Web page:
By Ashley Scoby
Kentucky and Alabama played 40 minutes of basketball on Saturday night in Rupp Arena. But it really only took about 10 for the Wildcats to assert their dominance.
Before rolling to a 70-55 win over the Crimson Tide, Kentucky put together a 10-minute stretch during the first half that might as well have been the deciding factor.
By the 10:19 mark of the first half, when Tyler Ulis sank a three-pointer to make it 20-7 in Kentucky’s favor, the Wildcats had forced seven Alabama turnovers while allowing two field goals.
After that initial 9:41, Alabama only turned the ball over six more times for the rest of the game, but the damage had been done. It doesn’t take long for this Kentucky team to all-but-finalize a result.
With such an impressive early stretch, Kentucky could basically sink back onto its heels for the rest of the game. After the 8:50 mark of the first half, Kentucky’s lead never dipped below 12 points.
Although Alabama shot 46 percent from the field – which is positively blistering against arguably the best defensive team in college basketball – Kentucky had its own offensive success. The Wildcats shot a season-best 58.5 percent, led by their post play.
Willie Cauley-Stein (4-for-4) and Karl-Anthony Towns (4-for-4) were perfect from the field and contributed 12 points each. Marcus Lee also went 4-for-5 for eight points.
“We’re an efficient team,” said Kentucky head coach John Calipari. “That’s how we play. The issue, for us, has been our post play. Our post play was good which is why we shot over 50 percent. Now it opens up everything else.”
With a 13-point lead holding over from halftime, Kentucky moved away from the paint and extended its lead via the three-point arc.
Devin Booker, who finished with 11 points off 4-of-6 shooting, swished a trey at the 17:33 mark, then another with 15:45 to play. Aaron Harrison did the same just more than a minute later to give Kentucky its biggest lead of the day at 52-31.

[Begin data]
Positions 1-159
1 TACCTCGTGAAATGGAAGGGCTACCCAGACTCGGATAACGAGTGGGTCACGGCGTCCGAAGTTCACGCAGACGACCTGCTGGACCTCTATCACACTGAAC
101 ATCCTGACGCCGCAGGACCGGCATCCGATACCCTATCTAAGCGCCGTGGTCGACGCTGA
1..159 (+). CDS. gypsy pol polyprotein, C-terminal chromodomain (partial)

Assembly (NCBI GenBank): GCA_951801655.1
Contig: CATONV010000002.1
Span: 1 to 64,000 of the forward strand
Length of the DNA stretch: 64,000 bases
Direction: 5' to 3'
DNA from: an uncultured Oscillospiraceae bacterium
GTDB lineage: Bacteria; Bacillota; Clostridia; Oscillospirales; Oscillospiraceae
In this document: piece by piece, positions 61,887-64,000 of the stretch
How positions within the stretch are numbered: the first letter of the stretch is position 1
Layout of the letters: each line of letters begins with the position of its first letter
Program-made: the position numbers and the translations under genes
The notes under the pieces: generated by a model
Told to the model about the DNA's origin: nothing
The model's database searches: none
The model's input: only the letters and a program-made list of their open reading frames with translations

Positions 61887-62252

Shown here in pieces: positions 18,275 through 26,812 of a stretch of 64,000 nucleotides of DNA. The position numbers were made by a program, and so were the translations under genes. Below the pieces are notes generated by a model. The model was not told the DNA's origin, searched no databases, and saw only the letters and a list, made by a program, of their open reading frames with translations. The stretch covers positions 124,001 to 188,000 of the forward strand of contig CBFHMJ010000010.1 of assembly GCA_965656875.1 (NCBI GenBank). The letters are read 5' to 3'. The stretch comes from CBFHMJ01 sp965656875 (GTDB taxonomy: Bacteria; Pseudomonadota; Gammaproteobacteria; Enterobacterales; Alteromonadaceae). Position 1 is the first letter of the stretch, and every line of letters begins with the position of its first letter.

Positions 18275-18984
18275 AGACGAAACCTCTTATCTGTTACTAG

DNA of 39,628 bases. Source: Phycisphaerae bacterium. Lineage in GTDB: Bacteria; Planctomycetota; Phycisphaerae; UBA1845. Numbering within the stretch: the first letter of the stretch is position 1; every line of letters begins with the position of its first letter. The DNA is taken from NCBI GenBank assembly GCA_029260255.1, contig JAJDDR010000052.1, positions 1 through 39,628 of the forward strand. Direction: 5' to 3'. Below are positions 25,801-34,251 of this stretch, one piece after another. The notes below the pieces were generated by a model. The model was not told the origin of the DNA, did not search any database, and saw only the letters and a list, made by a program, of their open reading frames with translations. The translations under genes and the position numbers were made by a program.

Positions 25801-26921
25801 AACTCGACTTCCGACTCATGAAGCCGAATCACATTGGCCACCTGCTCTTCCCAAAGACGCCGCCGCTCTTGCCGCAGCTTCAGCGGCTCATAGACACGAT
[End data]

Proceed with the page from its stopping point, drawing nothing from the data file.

“They had an answer for what we threw at them today defensively,” said Alabama head coach Anthony Grant. “They shot the ball really well. When a team’s shooting like that, and scoring inside and out like that, they’re always going to be tough to beat.”
The Wildcats combined their 28 points in the paint with a 7-of-15 shooting performance from behind the three-point line – the kind of offensive balance that has sometimes been lacking on a defensively-focused team.
Four Kentucky players scored in double-figures Saturday: Cauley-Stein and Towns with their 12 each, Booker with 11 and Harrison with 10. Eight players scored at least five points, and four had at least two assists. Of the Wildcats’ 24 made field goals, 14 of them were assisted.
And although Kentucky played without Trey Lyles (who sat out due to illness), Saturday’s game was an echo of what has happened throughout the whole season: Someone always steps up. Sometimes several someones.
“Sometimes our front court is going to be really great one game; sometimes our backcourt is going to be really great,” Lee said. “It’s just whatever happens in the game.”
Alabama did out-rebound Kentucky, 26-21, including 14-10 in the first half – virtually the only stat that could be considered in the Crimson Tide’s favor on Saturday.
“I guess we must have been doing something right,” Towns said. “We were making a lot of shots. There’s not much to go get. We did a lot of great things. … It doesn’t hurt that we came out with a W with the amount of rebounds we had today.”
Kentucky also took the W on top of good news from the night: Fellow 20-0 team Virginia lost to Duke, thus making Kentucky the only undefeated team left in Division I men’s college basketball at 21-0. It’s also the third-best start to a season in program history. Only the 1954 team finished without a loss.
“We’re just happy that we’re continuing to win,” Towns said. “Undefeated or not, we still have to keep winning games, but for us most importantly is what happens later in the year.”

Ashley Scoby is a senior journalism major at the University of Kentucky and a KyForward sports writer. She has reported on the Wildcats for, as well as for newspapers in Danville and Glasgow. She will begin a summer internship with Sports Illustrated magazine in New York this June.
Courtesy of KyForward

Posted on 2015-01-31 by